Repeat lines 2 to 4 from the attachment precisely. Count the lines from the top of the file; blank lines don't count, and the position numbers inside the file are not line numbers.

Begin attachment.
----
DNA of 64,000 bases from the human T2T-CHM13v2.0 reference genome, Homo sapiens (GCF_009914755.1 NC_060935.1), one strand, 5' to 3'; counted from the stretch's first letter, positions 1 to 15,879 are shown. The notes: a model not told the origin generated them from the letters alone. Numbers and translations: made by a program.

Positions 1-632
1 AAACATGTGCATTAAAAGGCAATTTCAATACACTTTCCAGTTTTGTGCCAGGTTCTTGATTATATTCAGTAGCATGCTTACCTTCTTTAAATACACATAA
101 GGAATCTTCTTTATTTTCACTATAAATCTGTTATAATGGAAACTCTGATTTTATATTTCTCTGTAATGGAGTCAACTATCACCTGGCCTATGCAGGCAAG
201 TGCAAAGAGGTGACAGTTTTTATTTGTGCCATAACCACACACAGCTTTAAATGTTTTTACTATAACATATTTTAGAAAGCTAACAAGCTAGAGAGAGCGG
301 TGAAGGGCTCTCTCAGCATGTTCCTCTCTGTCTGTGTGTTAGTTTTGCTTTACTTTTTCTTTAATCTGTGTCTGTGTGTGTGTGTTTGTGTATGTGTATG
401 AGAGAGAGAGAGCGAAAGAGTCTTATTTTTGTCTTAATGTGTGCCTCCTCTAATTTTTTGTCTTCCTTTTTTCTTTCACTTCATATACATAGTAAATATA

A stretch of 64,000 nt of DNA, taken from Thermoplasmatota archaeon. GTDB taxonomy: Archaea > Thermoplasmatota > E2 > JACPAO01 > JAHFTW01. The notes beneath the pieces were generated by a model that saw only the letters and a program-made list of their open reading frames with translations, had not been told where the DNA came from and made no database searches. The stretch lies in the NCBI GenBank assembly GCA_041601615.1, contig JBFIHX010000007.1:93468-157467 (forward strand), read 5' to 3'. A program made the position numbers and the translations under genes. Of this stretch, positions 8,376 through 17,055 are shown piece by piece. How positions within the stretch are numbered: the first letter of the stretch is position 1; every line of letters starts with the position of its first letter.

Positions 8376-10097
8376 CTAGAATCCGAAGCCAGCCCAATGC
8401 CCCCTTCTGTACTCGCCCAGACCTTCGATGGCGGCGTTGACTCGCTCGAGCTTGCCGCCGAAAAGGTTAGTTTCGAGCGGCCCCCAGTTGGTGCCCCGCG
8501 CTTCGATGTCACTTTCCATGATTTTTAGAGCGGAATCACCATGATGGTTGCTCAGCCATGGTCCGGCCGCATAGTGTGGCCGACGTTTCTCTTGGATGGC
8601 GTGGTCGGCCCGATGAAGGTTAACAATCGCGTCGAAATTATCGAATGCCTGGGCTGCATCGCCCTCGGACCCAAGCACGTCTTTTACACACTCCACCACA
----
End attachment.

Positions 1-632
1 AAACATGTGCATTAAAAGGCAATTTCAATACACTTTCCAGTTTTGTGCCAGGTTCTTGATTATATTCAGTAGCATGCTTACCTTCTTTAAATACACATAA
101 GGAATCTTCTTTATTTTCACTATAAATCTGTTATAATGGAAACTCTGATTTTATATTTCTCTGTAATGGAGTCAACTATCACCTGGCCTATGCAGGCAAG